What are sustainable and organic baby clothes?
As we have witness the extreme heat waves hitting all part of America (especially in the West Coast causing various forest fires) in the past 2 months and record breaking rainfall leading to floods in Germany, we start to get the message that nature is giving us warnings about protecting the environment. We realize that we need to take actions so that our next generations will have a decent place to live and don’t have to deal with extreme weathers that can potentially threaten their life.
A lot of actions had been taken, we are seeing more renewable energy (solar or wind). EVs (electric cars) are gaining grounds across the world. People are more aware of their carbon footprints. Company like Beyond Meet is seeking alternatives to real meat (food contribute to about 25% of the carbon emission) to satisfy our taste buds. But there’s a little sector where people often overlooked and can easily reach without much effort; that is to buy sustainable clothes. Especially in the past two decades where fast fashion had dominated the world of clothing and people look for bargains and began buying quantity instead of quality (this is a topic that we can dive deeper in another article)
What we want to discuss here is “sustainable clothes” and “organic clothes”. A lot of people get confused between the term “Organic Clothing” and “Sustainable Clothing”. Let’s try to clarify the difference between organic clothing and sustainable clothing while both are attempts to protect our environments, but there is some differences in the two approaches. Organic product means no harmful chemicals in the form of fertilizers or pesticides were used during production. Sustainable product means less resources were used during production (such as hemp which uses 1/20th of water cotton needs, or made from recycled material such as recycle paper or soybean fiber). An example would be cotton that were grown without using chemical pesticides or fertilizer is organic cotton, but it would not be classified as “sustainable” because it requires same amount of water or resources as conventional cotton. Some people may argue that using organic farming method extends the life of fertility of soil/land, so it’s somewhat “sustainable”. I will agree with them on this point, but I would still categorize it under “organic” rather than “sustainable”.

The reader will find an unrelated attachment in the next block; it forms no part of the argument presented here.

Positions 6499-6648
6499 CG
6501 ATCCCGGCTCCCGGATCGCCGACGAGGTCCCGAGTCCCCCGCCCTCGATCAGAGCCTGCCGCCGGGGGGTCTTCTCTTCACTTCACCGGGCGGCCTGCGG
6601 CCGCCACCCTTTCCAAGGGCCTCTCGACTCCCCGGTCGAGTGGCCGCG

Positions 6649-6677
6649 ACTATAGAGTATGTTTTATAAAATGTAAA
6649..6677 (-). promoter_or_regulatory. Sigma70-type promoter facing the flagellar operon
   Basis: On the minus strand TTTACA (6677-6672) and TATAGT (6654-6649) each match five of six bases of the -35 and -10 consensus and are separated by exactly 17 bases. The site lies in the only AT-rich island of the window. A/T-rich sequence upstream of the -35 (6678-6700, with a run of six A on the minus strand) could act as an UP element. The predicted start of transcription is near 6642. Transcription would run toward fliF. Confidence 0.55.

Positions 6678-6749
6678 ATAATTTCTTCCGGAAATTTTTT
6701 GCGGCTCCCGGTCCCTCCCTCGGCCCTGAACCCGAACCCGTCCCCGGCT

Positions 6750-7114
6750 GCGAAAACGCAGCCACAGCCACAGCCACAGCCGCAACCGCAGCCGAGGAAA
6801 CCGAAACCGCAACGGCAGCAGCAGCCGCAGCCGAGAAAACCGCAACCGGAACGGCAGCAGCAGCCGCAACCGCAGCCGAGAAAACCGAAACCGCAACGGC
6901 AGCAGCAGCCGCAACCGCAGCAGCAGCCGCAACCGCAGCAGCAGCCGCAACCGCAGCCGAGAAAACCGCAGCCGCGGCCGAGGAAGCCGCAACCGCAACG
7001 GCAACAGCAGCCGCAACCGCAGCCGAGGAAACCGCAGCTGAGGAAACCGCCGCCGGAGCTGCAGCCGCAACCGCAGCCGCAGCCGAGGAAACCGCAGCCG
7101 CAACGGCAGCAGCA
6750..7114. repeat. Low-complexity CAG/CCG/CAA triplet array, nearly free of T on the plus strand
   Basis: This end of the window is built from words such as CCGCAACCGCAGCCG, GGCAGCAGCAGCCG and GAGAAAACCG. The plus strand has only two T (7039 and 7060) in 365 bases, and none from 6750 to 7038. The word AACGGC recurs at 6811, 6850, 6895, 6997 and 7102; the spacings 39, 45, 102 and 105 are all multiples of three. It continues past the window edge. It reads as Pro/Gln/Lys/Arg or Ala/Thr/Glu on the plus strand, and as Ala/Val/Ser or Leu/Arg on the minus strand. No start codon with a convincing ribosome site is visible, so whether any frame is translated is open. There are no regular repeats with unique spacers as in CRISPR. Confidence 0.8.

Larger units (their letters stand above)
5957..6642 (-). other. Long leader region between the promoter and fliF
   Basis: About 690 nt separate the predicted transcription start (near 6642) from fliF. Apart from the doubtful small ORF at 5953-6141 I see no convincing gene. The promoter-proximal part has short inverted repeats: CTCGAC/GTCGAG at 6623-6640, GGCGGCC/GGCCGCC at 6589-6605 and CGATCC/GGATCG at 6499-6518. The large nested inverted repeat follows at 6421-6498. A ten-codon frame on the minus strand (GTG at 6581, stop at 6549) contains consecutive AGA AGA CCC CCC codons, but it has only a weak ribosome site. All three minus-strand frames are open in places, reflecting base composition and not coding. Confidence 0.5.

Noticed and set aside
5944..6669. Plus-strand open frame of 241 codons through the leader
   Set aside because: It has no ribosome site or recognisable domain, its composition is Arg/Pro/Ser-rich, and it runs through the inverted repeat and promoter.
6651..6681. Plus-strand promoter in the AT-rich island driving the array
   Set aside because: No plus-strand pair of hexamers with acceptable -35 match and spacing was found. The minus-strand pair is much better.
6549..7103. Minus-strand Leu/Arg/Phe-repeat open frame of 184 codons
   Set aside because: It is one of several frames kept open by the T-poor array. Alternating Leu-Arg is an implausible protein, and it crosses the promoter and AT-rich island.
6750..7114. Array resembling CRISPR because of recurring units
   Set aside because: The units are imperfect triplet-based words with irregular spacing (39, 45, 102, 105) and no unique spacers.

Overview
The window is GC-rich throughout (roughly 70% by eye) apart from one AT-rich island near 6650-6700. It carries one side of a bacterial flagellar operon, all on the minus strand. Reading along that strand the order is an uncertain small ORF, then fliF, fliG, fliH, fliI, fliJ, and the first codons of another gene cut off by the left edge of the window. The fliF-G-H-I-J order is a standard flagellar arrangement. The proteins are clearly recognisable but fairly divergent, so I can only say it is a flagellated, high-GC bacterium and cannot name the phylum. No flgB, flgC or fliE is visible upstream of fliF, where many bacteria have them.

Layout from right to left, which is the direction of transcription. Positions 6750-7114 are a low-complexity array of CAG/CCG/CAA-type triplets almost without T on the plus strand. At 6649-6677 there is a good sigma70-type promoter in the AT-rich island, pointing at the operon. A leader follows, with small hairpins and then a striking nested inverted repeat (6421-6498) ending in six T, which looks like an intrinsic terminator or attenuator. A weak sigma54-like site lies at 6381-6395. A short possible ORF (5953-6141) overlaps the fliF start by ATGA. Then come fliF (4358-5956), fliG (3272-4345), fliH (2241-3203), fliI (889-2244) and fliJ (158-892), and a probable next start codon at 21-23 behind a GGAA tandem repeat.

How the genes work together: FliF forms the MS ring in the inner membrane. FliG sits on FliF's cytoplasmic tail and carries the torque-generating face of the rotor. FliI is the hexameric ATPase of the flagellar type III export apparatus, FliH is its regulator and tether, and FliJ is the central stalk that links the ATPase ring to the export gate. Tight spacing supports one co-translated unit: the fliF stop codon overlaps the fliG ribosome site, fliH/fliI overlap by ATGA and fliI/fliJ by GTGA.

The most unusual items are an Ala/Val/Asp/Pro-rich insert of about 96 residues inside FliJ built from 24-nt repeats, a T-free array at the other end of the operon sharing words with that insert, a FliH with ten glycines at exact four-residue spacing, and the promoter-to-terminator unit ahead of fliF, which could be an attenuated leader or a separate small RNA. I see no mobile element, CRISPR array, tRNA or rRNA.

In summary, I would conclude that sustainable clothing would involve any method of conservation of resources to make the clothes and it would include organic clothing as part of it.
Now that we got the basic definition, let’s take a look at some of the fabric options we have on the market. There isn’t exactly one “dream fabric” that will serve all purposes. For example, the most popular “eco fabric” is organic cotton, yet it takes about 5,200 gallons of water to grow 2 pounds of usable cotton which is roughly enough to make one t-shirt. The most optimal choice for you will be the one that will allows you to waste less, purchase fewer, and wear your items for longer. Below are some of the organic and/or sustainable fabrics to help you make informed decision when you make the next purchase for your newborn!
As we have mentioned, organic cotton is produced without using chemical pesticides and fertilizers. It can prolong the fertility of the land grown on. This usually implies a sustainably managed fabric production process, though it is not always a given without proper certifications. Look for a GOTS certification when buying 100% organic cotton baby clothes.
Bamboo is a fast-growing, regenerative crop that doesn’t require using chemical fertilizer or pesticides to grow. So it is often considered as an organic and sustainable fabric—though there are concerns about land clearing and harvesting methods as well as the process of turning bamboo into a textile fiber. That said, bamboo is absorbent, comfortable, and moisture-wicking, making it a favorite for sustainable parents.
Hemp has a long history of being used as a fiber. It is a densely growing plant, it literally chokes out any competing plants thus no chemical herbicides are needed. It requires about 50% of water cotton needs. So the low requirement of resources input makes hemp a sustainable fabric. Hemp creates a durable fabric that’s non-irritating for skin and has many uses.
Recycled polyester is PET (the chemical used to create polyester) from plastic water bottles that have been broken down into fibers. The recycled fabric keeps plastic out of landfills and can be recycled again many times over. When a garment can’t be made from 100 percent natural fibers (for example, stretchy garments like yoga pants or leggings), it’s a good idea to look for recycled polyester made products. Some company even started their own recycling program to collect old items from their customers.
Azlon from soy
Commonly refer to as "soybean protein fiber". It is a sustainable fiber extracted from renewable natural resources - the leftover soybean pulp from tofu or soymilk production. Production is a close circuit process which means all the auxiliaries used are recycled. After protein fiber is extracted, the soybean pulp can be used as animal feed stock. The fiber is similar to silk fiber in appearances, with soft and smooth handle. It has a cashmere feel, but smoother. Micro-holes in the cross-section and high amorphous regions of azlon from soy fibers improve the water absorption capacity of fabrics. Higher air permeability leads to an increase in water vapor transfer. Azlon from soy fiber also has warmth retention that’s comparable to wool, making wearer stays warm and dry. Making this fiber ideal for undergarments and baby clothes
It is never too late to start cutting down your carbon footprints or buying quality over quantity, especially when buying for you new bundle of joy. A small effort by one person can lead to great changes in our community!